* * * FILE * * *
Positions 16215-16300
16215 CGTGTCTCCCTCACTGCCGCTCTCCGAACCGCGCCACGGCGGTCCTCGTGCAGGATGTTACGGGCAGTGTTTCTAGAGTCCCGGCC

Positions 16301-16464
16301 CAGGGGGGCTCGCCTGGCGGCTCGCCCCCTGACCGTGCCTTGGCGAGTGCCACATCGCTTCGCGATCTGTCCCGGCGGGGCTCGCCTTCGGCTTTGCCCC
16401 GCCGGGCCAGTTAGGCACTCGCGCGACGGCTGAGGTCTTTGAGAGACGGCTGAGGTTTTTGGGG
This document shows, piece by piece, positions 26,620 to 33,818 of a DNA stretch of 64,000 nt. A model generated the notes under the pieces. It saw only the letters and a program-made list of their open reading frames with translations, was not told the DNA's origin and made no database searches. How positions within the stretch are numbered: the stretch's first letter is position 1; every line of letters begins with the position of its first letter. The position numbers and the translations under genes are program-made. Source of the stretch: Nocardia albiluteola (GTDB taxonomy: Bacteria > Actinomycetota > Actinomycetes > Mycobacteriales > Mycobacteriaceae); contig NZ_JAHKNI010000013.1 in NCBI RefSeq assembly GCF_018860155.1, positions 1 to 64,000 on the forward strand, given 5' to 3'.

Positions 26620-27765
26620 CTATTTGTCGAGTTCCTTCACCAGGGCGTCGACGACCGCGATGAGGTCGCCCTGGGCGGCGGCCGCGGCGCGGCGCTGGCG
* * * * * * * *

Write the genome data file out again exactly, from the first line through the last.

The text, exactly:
Positions 16215-16300
16215 CGTGTCTCCCTCACTGCCGCTCTCCGAACCGCGCCACGGCGGTCCTCGTGCAGGATGTTACGGGCAGTGTTTCTAGAGTCCCGGCC

Positions 16301-16464
16301 CAGGGGGGCTCGCCTGGCGGCTCGCCCCCTGACCGTGCCTTGGCGAGTGCCACATCGCTTCGCGATCTGTCCCGGCGGGGCTCGCCTTCGGCTTTGCCCC
16401 GCCGGGCCAGTTAGGCACTCGCGCGACGGCTGAGGTCTTTGAGAGACGGCTGAGGTTTTTGGGG
This document shows, piece by piece, positions 26,620 to 33,818 of a DNA stretch of 64,000 nt. A model generated the notes under the pieces. It saw only the letters and a program-made list of their open reading frames with translations, was not told the DNA's origin and made no database searches. How positions within the stretch are numbered: the stretch's first letter is position 1; every line of letters begins with the position of its first letter. The position numbers and the translations under genes are program-made. Source of the stretch: Nocardia albiluteola (GTDB taxonomy: Bacteria > Actinomycetota > Actinomycetes > Mycobacteriales > Mycobacteriaceae); contig NZ_JAHKNI010000013.1 in NCBI RefSeq assembly GCF_018860155.1, positions 1 to 64,000 on the forward strand, given 5' to 3'.

Positions 26620-27765
26620 CTATTTGTCGAGTTCCTTCACCAGGGCGTCGACGACCGCGATGAGGTCGCCCTGGGCGGCGGCCGCGGCGCGGCGCTGGCG